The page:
Zeus: How climate change will roll through capital markets - an early guide
Insurance rates, municipal bonds, national debt, commodities all will reflect coming disorder.
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New York City (above right), as of Wednesday morning, had the worst air quality out of any major city on Earth due to wildfire smoke from hundreds of uncontrolled fires burning across Canada. Photo: EarthCam via Mike Hudema/Twitter. Compare this with a photo of San Francisco (above left), on Sept. 9, 2020, when smoke from wildfires in Northern California turned the sky over the Bay Area orange and nighttime dark. Photo: Christopher Michel/Wikimedia.
(David Callaway is founder and Editor-in-Chief of Callaway Climate Insights. He is the former president of the World Editors Forum, Editor-in-Chief of USA Today and MarketWatch, and CEO of TheStreet Inc. His climate columns have appeared in USA Today, The Independent, and New Thinking magazine).
SAN FRANCISCO (Callaway Climate Insights) — Jeff Gitterman calls it The Great Repricing.
That’s the shift in capital markets as the cost of global warming begins to mount in specific regions, such as the Canadian wildfires, Arizona water shortages, European heatwaves, or wildfire smoke over New York City or San Francisco. Gitterman, founder of Gitterman Asset Management in New Jersey, has long been a proponent of the idea that climate change will cause a dramatic shift in markets and how investors seek opportunity and hedge risk.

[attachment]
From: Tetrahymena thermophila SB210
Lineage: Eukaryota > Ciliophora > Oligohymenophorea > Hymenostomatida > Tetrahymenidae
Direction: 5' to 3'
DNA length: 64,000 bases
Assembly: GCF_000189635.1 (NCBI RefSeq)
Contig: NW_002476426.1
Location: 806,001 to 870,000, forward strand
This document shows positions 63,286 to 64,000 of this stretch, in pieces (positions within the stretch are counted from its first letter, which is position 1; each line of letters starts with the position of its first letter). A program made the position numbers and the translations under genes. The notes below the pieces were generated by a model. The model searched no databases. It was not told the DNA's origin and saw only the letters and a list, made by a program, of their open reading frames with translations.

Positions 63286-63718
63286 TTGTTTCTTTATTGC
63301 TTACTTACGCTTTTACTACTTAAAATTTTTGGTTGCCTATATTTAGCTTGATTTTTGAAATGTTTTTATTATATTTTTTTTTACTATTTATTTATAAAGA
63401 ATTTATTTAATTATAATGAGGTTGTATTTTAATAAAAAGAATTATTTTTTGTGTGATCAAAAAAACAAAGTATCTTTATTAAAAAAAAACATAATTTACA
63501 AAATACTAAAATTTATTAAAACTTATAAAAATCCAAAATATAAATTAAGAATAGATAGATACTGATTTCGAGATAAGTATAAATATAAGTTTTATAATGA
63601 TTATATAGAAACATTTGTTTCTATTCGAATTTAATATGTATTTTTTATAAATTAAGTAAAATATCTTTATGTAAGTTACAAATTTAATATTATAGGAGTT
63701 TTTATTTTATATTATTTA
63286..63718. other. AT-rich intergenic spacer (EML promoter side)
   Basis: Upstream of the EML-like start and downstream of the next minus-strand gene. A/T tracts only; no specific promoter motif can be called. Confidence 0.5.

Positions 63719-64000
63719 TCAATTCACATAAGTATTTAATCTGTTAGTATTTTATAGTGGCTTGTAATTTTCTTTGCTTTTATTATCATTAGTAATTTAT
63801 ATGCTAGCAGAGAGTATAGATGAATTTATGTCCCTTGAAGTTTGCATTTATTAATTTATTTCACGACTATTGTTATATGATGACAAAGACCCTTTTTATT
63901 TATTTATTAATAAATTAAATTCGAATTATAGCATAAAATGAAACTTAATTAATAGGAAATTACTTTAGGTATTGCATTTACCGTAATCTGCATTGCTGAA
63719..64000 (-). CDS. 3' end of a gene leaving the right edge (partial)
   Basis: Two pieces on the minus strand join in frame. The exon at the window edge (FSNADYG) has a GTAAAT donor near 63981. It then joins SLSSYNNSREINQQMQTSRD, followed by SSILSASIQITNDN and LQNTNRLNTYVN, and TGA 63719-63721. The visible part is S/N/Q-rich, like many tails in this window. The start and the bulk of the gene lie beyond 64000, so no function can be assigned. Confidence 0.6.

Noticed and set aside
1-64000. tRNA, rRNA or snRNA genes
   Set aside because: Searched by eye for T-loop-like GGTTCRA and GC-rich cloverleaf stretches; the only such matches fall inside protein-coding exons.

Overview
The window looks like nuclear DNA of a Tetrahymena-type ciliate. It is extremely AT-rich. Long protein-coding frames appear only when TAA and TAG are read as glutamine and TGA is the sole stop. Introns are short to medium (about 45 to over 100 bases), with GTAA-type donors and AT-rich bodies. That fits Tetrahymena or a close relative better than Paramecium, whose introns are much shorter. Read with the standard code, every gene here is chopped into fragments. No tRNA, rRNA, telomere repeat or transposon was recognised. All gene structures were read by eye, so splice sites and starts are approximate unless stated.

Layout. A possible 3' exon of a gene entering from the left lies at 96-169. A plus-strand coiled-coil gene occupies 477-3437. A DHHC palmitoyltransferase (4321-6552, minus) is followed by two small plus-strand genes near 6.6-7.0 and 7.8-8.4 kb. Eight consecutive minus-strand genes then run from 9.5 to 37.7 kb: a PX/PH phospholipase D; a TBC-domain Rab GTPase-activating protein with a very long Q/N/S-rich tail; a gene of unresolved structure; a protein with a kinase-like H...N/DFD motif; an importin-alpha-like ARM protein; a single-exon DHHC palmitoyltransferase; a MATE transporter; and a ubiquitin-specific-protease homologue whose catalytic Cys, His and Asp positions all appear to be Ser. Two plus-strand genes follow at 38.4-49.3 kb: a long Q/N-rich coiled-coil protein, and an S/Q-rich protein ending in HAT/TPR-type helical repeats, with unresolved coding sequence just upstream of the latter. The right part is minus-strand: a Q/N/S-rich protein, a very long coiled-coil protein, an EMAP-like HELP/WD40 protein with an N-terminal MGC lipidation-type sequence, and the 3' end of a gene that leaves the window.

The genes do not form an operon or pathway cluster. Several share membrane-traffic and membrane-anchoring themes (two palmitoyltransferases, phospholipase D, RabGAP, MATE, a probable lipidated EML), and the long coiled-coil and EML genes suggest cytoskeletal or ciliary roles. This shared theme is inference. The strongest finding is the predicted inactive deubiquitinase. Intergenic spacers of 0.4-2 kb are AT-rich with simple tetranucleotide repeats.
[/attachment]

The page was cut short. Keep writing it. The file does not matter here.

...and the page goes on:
To date, a lot of the focus has been on opportunity. Electric vehicle makers. Battery storage startups. Surging solar and wind power. Carbon capture and removal. But lately, we’ve started to see the flip side. The decision by two of the nation’s largest insurers, State Farm and Allstate, to stop taking new homeowner business in California because of wildfire threats was a dramatic wake-up call last week that the cost of climate change will be shared by many, including businesses and investors.
“There are three trends converging at once,” Gitterman told me. Adaptation, innovation and regulation, or what he calls AIR. “They will impact wide parts of the capital markets; first being real estate values, second municipal bonds and mortgages, and then ultimately businesses where adaptation is costly or undertaken too slowly to offset risks of extreme heat, droughts and larger storms and flooding.”
David Callaway explains why this column is called Zeus in The coming battle with the climate gods: How mortal innovators and investors will save the planet.
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